Here my day took a bit of a turn. On our front porch I suddenly heard what sounded like a small child. What? A small child is on my porch, inside my locked gate at almost 9pm? Is he drinking coffee or taking food to his bed? No, no coffee or food but yes, there was a small child attached to the hip of a middle aged woman holding the hand of another young boy on my porch. What about the lock?
Now locks can be tricky sometimes. Especially if your are managing an overzealous and fluffy Tessa who is hot after a walk and wants a drink of water. Sometimes you lock the gate shut. Sometimes you lock the gate open. Grace, totally by mistake and trying to do the right thing had locked the open. However, she locked it open. In fact, the way she had locked it one could not even close the gate fully. So now I had visitors and my DONE day was no longer DONE. Frustrating.
If you’ve followed halls4hope for long you may know the name “Rasheed”. We have helped, prayed with and to be honest been a bit annoyed and troubled by Rasheed and his family over the last year. They are colored muslims who live in Ocean View, and 12 months ago Rasheed’s brother burned down their house (re: shack or shanty) with everything in it. Rasheed found us one day looking for food to feed his family. This is the world we live in. Anyway, as my “DONE” evening was now interrupted by someone inside my seemingly locked security gate, I was not a happy camper. As I turned on the porch light and stepped outside I’m positive that Rasheed’s wife was a bit concerned with her choice to come to our house. I noted in her eyes that she figured this was a mistake, but that was behind something else. She had a reason for being here and she immediately began to spill that reason out in broken english along with the type of fearful tears I don’t see very often, but recognize clearly. Beyond her words, the tears she wiped from her cheeks told me, “I have no other options and as scared as I am of you right now, I fear more for my family.” Basically they had fallen on hard times again and tonight they were kicked out of their rental (re: shack or shanty they pay for weekly), she had nowhere to go and Rasheed was nowhere to be found. Ocean View is not a place to be out on the street, especially at night. As her words and tears rolled onto the porch she asked me for a loan of 100 rand to get back into their rental. 100 Rand, less than $10. My hard exterior shattered, and I as a stepped back into the house I had to turn away quickly. My shame at my attitude and my unwillingness to let her see my weakness took over. I had come so close to “choosing NOT to walk,” and SO close to ignoring a clear message of the Old Testament and New Testament alike. The very same message God had spoken to me during my day.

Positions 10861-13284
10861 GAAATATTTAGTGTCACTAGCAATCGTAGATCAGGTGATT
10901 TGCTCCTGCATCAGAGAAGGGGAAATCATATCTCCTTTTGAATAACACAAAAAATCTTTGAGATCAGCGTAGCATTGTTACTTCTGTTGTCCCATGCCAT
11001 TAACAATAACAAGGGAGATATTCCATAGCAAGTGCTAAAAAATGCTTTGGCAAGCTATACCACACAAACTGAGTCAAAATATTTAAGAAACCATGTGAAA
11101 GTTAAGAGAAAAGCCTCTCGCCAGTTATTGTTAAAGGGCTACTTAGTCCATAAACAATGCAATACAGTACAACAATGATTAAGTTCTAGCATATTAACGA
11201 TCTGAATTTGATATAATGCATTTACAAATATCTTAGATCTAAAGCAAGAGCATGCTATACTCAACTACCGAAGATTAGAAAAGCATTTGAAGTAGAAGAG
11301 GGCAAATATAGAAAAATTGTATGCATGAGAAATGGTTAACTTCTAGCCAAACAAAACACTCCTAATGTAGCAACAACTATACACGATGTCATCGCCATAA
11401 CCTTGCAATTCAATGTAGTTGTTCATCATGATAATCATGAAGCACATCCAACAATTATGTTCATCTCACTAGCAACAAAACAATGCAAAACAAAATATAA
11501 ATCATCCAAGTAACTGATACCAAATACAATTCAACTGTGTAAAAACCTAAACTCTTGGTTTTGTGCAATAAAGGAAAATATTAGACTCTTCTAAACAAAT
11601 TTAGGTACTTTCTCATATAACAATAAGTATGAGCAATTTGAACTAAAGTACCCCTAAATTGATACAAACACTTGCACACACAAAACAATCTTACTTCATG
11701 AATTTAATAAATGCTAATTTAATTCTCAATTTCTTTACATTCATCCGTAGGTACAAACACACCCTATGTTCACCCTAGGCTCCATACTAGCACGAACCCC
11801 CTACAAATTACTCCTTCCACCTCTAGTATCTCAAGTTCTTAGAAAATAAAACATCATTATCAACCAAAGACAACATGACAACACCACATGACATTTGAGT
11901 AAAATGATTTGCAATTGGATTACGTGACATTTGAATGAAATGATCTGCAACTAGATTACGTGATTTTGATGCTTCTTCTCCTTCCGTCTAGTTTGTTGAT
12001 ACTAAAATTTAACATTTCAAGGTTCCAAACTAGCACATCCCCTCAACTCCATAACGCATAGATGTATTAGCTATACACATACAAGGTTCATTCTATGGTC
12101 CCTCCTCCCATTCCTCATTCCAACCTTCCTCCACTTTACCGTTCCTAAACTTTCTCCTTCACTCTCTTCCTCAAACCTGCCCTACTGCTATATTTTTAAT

“There will always be poor people in the land. Therefore I command you to be openhanded toward your brothers and toward the poor and needy in your land.” – Deuteronomy 15:11
“Is it not to share your food with the hungry and to provide the poor wanderer with shelter — when you see the naked, to clothe them, and not to turn away from your own flesh and blood?” – Isaiah 58:7
If anyone has material possessions and sees a brother or sister in need but has no pity on them, how can the love of God be in that person?” – 1 John 3:17
“Give to the one who asks you, and do not turn away from the one who wants to borrow from you.” - Matthew 5:42
A few minutes later Rasheed’s wife and children walked out of our security gate to make their way back to Ocean View. With a 100 rand bill tightly wrapped in her fingers she looked over her shoulder and said, “Lock your gate. Dangerous to keep open.” I thought to my self, “Yes, but tonight it was locked, just for you.”
Trying to Follow Jesus with Wild Abandon…